Portland Man Sentenced on Drug and Mortgage Fraud Charges
|U.S. Attorney’s Office April 20, 2013|
PORTLAND, OR—On Wednesday, April 17, 2012, Oregon District Judge Michael W. Mosman sentenced Tu Ngoc Tran, 38, of Portland, Oregon, to 63 months in prison following his conviction in a jury trial on drug and wire fraud charges on December 7, 2012. The federal jury convicted Tran of one count of conspiracy to manufacture and distribute marijuana, two counts of manufacturing marijuana, one count of making a false statement on a loan application, and one count of wire fraud. He was ordered to pay $341,112.83 in restitution to the victim lender, as well as a money judgment of $346,859.86.
Three other conspirators pleaded guilty to related offenses in this case. Minhthy Ngoc Tran pleaded guilty to conspiracy to manufacture or distribute marijuana and conspiracy to commit wire fraud. Huy Anh Nguyen pleaded guilty to manufacturing marijuana and conspiracy to commit wire fraud. Kiet Anh Nguyen pleaded guilty to conspiracy to commit bank larceny, a misdemeanor.
In late 2010, law enforcement officers from the Multnomah County Sheriff’s Office Special Investigations Unit (SIU) and the Clark Skamania Task Force (CSTF) in the Western District of Washington received an anonymous letter describing Tran’s involvement in illegal marijuana trafficking and mortgage fraud in Oregon and Washington.
The letter described Tran’s use of two men as “straw buyers” to secure a loan of $350,000 that he used to buy a residence in Portland where he built a sophisticated marijuana production and distribution site.
In late December 2010 and early January 2011, members of the Multnomah County Sheriff’s Office, the Clark Skamania Drug Task Force, the Federal Bureau of Investigation (FBI), and the Regional Organized Crime Narcotics Task Force executed search warrants at four residences in Oregon and Washington used as illegal marijuana grow operations by Tran and his associates. Officers found a sophisticated marijuana grow room with 225 marijuana plants, extensive indoor growing and packaging equipment, and a money counter at Tran’s residence. They seized more than 50 pounds of processed marijuana with an estimated value of $160,000. At the Vancouver, Washington residence owned by co-defendant Nguyen, officers found another sophisticated marijuana growing site operated by Tran with 238 marijuana plants.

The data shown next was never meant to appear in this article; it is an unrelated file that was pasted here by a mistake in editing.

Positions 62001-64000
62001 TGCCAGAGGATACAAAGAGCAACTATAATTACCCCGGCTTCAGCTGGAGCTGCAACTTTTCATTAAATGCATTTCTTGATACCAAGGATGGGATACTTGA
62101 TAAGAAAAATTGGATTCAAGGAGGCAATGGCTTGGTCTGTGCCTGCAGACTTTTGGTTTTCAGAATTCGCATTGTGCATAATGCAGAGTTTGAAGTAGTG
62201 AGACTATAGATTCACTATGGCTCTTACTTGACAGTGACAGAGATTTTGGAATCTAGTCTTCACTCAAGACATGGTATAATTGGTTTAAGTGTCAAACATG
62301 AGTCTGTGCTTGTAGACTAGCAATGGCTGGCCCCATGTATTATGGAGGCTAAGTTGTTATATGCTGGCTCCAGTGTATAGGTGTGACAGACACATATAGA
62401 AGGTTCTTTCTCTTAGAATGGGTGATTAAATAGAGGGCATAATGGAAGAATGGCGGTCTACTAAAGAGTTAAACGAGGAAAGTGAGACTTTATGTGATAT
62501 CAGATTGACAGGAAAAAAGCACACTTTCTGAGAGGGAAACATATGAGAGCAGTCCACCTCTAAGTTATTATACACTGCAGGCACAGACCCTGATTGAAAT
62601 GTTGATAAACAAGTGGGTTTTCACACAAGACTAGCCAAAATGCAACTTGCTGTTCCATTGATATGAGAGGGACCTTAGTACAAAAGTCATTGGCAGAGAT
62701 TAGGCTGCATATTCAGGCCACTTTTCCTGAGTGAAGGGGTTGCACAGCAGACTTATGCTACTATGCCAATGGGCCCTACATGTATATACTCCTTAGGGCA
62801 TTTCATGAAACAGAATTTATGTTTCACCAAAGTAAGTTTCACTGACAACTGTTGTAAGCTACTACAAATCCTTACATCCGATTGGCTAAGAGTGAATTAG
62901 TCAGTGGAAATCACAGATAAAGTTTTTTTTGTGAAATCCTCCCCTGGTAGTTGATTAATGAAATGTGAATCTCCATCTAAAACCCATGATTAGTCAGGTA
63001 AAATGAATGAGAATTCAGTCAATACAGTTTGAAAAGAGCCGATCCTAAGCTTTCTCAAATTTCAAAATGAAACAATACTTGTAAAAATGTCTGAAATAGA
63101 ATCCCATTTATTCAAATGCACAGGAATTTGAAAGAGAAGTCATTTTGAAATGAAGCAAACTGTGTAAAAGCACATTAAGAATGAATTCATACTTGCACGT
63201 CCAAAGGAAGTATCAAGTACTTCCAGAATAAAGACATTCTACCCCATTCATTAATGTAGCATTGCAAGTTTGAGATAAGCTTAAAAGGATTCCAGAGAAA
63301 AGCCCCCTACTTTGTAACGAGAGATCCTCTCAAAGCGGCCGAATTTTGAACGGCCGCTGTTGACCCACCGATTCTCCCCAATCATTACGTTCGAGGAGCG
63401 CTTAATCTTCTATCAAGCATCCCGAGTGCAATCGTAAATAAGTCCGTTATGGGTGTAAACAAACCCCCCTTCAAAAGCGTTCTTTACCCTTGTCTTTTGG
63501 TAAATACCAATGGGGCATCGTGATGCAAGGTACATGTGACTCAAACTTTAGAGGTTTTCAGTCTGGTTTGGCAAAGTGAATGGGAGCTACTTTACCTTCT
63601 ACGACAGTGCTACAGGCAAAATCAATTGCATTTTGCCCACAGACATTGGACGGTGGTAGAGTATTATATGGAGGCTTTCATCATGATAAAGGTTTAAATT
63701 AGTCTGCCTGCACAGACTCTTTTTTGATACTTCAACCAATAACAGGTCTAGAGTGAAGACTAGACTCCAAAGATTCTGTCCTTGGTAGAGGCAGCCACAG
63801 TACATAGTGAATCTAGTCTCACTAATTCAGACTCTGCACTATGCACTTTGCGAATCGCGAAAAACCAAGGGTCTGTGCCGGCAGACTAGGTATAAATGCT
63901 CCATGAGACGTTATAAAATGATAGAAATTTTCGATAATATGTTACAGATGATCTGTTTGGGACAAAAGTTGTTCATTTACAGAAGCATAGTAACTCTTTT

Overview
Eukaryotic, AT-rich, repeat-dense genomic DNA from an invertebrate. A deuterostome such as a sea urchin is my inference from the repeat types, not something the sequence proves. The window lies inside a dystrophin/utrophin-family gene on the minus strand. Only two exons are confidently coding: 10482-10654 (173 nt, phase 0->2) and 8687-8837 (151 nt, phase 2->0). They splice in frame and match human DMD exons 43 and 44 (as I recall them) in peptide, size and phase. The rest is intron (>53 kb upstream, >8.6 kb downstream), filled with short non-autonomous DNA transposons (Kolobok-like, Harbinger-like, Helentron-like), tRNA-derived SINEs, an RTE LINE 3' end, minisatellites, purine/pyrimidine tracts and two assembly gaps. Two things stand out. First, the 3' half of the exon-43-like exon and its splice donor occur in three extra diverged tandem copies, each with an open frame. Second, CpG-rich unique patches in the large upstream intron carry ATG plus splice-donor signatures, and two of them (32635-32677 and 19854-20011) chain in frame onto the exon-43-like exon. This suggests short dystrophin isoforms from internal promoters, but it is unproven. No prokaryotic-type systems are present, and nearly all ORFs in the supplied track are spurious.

Tran initially claimed to be growing marijuana for 10 people under the Oregon Medical Marijuana Program (OMMP). However, an OMMP representative advised law enforcement that Tran was not registered to grow marijuana for anyone other than himself and that the locations he used were not registered with OMMP as authorized marijuana grow sites.
“This case is another example of criminals exploiting state medical marijuana programs to disguise drug trafficking and money laundering operations,” said U.S. Attorney Amanda Marshall. “This defendant concealed his illegal drug cultivation and distribution business behind state medical marijuana cards. He concealed his illegal proceeds in fraudulent real estate transactions. The jury who heard this case saw through those lies and concluded the defendant is a drug dealer and a fraud. The sentencing judge imposed an appropriate sentence for his illegal conduct.”
This case was investigated by the Multnomah County Sheriff’s Office, the Regional Organized Crime Narcotics Task Force, the Clark Skamania Drug Task Force, and the Federal Bureau of Investigation (FBI). The case was prosecuted by Assistant U.S. Attorneys Jennifer Martin, Robert Nesler, and AnneMarie Sgarlata.